Children begin to play during infancy. Touching, looking and listening encompass the infant's play. Toddlers like to mess. Preschoolers continue to enjoy "messing" and as they near kindergarten age like to make simple objects.

When given opportunity and encouragement from an early age, children enjoy pretend play both by themselves and with others. They seek out everyday household items to play with. They model activities they see you doing. They use common items to create their imaginary world.

Busy parents like the convenience of television, computer games and toys that require little of their own precious time. There is a place for these activities. Informed parents, however, also know the importance of providing the time, materials, and space for play that develops the imagination.

When you come home from work tired and frazzled, you will find it difficult to have your toddler playing with pots and pans on the kitchen floor or your preschooler wanting to make play dough. Your enthusiasm for activities rubs off on your child. If you are feeling impatient, activities that require little of your time and attention are best. On less busy days or weekends, activities that demand some assistance from you work better.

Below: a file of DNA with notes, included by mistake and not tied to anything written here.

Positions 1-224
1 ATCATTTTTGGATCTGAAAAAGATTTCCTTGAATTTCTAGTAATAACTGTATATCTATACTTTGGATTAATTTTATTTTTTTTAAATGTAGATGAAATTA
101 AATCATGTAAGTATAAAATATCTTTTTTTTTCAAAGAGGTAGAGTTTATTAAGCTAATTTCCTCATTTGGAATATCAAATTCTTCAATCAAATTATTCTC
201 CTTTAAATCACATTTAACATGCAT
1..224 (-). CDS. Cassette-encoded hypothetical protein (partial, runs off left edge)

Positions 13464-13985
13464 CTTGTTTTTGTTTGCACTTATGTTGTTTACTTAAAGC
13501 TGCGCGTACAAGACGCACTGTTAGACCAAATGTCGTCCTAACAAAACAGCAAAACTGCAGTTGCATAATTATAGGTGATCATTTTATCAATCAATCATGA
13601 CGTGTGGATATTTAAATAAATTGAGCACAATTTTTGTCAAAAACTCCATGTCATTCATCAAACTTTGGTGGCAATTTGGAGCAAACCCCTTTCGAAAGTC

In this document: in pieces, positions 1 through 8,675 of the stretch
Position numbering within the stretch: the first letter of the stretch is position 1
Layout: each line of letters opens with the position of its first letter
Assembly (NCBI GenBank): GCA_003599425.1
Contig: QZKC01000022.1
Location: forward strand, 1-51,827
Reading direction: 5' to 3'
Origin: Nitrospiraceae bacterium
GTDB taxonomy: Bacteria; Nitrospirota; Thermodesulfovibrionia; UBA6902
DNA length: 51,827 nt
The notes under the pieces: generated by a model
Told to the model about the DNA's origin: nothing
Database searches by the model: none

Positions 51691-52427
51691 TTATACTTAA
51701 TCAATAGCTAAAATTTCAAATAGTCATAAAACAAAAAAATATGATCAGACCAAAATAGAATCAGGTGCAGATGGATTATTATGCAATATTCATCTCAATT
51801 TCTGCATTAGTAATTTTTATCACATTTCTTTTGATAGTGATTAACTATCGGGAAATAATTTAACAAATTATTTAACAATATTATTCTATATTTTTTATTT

Materials Set The Town

Sparking the imagination requires an array of interesting materials. The following materials lead to imaginative play. Their appropriateness depends on the child's age; however, most items work well for children from four through the early school years. Many work well for toddlers. The list is a small sampling of items children like to play with imaginatively. Add to it and delete what your child shows no interest in.